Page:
Monday, November 30, 2009

Light Rail Works

Message to the City and County of Honolulu: If it’s done right, a light-rail transportation system can work.

As part of our San Jose Harvest Festival excursion the other day, the wife and I caught the Santa Clara Valley Transportation Authority’s light-rail train into town.

We caught the Almaden shuttle at the Oakridge Station, just across the street from the Westfield Shoppingtown parking lot, to the Ohlone/Chynoweth transfer station, then jumped on the Alum City line into downtown San Jose.

The trip on the VTA’s two-car train took only 20 minutes, about the same time it would have taken for us to drive. But … the train stopped smack dab in front of the convention center where the exhibition was being held, and the beauty of it all was that we didn’t have to find a parking space.

Exploration and discoveries are so much fun, don’t you think?

Sunday, November 29, 2009

Harvest Festival

The wife and I took a field trip to downtown San Jose yesterday so we could check out the annual Harvest Festival at the convention center.

I really don’t know what I was expecting, but the word “harvest” stuck in my mind as we made our way there on the Valley Transit Authority’s light rail system.

So imagine my surprise when we got to the festival and found out it’s basically an food and products show – kind of like a huge swap meet but with new and better items (mostly self-produced by the individuals or small companies).

They had a huge area set aside for the food court, selling various ethnic favorites. One of the bonuses was the entertainment. We sat there listening to four guys (three guitars and drums) belt out a program of Johnny Cash favorites. Not bad either … not bad at all.

We ended up spending some money of course, for who can ever attend one of these and not be tempted. The funnest part was that I found some new, hand-made monkeys for my figurine collection. Or rather, I should say that the wife’s sharp eyes did the ferreting out for me.

Nice stuff there … colorful too. See?

Whimsical Danglers

Tiffany Lamps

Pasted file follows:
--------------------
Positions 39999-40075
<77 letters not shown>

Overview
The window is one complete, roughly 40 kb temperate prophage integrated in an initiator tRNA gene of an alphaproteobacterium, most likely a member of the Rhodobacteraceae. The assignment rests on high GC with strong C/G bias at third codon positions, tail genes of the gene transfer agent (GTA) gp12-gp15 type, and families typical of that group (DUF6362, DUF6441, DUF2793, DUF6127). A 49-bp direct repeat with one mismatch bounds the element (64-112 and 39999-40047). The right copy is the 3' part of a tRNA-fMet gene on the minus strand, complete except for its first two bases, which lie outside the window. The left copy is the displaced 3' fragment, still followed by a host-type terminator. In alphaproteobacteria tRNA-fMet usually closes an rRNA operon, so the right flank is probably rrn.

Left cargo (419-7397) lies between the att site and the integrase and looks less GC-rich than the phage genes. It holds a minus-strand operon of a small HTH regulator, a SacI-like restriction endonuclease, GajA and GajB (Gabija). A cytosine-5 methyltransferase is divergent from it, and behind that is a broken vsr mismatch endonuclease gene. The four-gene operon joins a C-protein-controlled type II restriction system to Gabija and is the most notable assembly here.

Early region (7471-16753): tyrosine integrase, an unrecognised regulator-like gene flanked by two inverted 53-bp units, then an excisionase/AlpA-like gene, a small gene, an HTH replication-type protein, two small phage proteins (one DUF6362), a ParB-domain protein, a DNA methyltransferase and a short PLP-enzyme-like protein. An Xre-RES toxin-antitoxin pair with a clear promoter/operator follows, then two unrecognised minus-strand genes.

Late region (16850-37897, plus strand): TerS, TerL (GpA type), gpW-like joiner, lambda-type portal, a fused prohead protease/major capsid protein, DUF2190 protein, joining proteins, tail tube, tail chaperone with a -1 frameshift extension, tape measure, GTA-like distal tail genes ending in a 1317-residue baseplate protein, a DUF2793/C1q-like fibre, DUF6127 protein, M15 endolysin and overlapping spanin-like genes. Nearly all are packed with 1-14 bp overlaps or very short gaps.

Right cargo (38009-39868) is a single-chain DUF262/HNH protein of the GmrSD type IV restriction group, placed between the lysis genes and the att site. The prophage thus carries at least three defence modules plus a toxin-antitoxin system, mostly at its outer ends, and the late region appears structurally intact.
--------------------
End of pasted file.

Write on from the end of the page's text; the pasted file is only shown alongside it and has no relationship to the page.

Hand-Made Pens

Big Ol' Handcrafted Santas

Glass Dragon

Small Portion of the Food Court

Saturday, November 28, 2009

Tiny Nature Unleashed

Yesterday was a good day for nature discoveries.

First of all, following a delicious dim sum lunch at Pan Tao Restaurant in Sunnyvale, we were talking to my daughter-in-law’s friends in the parking lot when my thoughts began to wander.

I saw a pokey fruit on a little maple tree (at least I think it was a maple), so I moseyed over and picked it.

As I was investigating its interesting surface, I saw a little beetle clinging onto the fruit. Ever the photo opportunist, I reached into my pocket for my handy-dandy camera and snapped a few pix.

Does anybody know what kind of beetle it is? If so, please let me know.

Then, later on when my son and I were heading out from his home to buy me a couple of new crossword puzzle books at Barnes & Noble, I noticed a golden spider guarding its egg sac under the eaves of the neighbor’s garage.

Again, I whipped my handy-dandy camera out of my pocket and took a picture.

Isn’t nature wonderful? You just have to keep your eyes open … oh, and have a camera on hand at all times as well.

Friday, November 27, 2009

Give a Pound of Flesh?

I love minor league baseball promotions.

The Mahoning Valley Scrappers (Cleveland Indians Class-A farm team in Niles, Ohio) gave away a free flesh removal (liposection, that is) by the night’s sponsor – Valley Surgical Arts.

They originally wanted to give away a free breast augmentation, according to the team’s general manager, Dave Smith. But that idea was tossed because they felt it was “pushing the line on family entertainment."

So they gave away the flesh removal; five female finalists were “reduced” to one lucky winner.

Here’s the ironic part – they gave it away on “All You Can Eat Wednesday.”

Thursday, November 26, 2009

Giving Thanks

This is a perfect day to articulate what I am thankful for this year ...

I am thankful for the birth of my first grandchild a few months ago, with whom I am spending several weeks at his home in San Jose.